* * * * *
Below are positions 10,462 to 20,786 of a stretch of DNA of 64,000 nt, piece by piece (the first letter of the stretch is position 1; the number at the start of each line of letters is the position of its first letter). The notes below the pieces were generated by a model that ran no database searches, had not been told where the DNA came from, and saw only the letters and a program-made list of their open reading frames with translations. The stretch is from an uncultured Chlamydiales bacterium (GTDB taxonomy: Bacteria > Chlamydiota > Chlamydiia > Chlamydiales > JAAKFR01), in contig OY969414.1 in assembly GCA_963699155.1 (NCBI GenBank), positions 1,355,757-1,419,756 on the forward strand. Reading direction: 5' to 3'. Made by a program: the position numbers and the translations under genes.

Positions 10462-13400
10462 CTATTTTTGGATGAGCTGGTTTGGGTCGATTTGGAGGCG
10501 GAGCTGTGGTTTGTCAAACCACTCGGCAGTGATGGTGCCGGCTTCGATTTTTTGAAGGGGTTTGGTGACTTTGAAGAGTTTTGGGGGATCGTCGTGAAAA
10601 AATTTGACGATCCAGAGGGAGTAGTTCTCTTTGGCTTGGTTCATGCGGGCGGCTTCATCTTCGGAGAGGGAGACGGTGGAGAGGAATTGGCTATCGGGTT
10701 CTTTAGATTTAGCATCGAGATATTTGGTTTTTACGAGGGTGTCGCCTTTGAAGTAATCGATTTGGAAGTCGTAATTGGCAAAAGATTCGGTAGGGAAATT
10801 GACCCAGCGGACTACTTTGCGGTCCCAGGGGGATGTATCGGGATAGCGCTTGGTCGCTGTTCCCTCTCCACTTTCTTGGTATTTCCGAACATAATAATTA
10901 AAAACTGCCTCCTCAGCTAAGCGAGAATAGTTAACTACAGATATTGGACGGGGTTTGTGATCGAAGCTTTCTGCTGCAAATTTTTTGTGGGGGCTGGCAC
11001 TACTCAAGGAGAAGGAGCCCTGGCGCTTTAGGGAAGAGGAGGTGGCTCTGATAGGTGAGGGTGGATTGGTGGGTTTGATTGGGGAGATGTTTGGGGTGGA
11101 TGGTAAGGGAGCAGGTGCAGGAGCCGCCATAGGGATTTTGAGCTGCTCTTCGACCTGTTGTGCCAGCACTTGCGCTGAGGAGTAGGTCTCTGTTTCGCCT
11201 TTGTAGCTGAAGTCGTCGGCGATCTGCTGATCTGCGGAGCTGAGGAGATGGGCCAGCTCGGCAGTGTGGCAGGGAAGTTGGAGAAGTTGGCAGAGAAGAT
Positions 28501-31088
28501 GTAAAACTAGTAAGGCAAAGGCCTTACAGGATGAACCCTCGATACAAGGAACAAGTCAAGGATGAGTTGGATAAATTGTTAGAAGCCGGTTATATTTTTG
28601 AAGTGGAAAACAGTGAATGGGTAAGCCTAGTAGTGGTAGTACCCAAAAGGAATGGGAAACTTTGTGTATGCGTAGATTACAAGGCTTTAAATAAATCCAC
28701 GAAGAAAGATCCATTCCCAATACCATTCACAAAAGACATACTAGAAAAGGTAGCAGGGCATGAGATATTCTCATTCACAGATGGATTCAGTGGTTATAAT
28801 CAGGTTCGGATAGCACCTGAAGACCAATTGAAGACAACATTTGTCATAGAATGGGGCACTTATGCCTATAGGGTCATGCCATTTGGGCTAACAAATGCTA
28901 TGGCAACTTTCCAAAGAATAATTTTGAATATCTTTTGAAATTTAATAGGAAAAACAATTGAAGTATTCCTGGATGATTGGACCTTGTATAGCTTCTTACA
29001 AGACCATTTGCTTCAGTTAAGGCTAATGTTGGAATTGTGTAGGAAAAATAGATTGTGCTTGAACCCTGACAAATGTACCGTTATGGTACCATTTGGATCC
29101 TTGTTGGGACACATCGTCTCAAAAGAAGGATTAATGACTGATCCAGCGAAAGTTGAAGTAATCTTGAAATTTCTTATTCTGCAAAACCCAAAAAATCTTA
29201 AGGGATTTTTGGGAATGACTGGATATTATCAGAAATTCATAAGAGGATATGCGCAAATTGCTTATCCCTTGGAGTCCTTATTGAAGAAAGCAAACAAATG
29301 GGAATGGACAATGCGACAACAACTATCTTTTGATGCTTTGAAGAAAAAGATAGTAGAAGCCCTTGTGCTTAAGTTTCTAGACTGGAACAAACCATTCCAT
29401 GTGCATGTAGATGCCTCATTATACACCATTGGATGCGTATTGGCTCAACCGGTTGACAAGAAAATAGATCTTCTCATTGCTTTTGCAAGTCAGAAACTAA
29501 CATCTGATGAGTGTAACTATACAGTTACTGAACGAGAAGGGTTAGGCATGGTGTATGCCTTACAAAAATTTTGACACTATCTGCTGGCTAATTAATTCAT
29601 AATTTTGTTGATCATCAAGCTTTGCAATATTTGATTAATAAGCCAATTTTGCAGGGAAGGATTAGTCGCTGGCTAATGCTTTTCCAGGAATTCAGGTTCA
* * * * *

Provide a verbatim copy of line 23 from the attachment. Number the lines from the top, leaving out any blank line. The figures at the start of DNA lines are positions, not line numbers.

29501 CATCTGATGAGTGTAACTATACAGTTACTGAACGAGAAGGGTTAGGCATGGTGTATGCCTTACAAAAATTTTGACACTATCTGCTGGCTAATTAATTCAT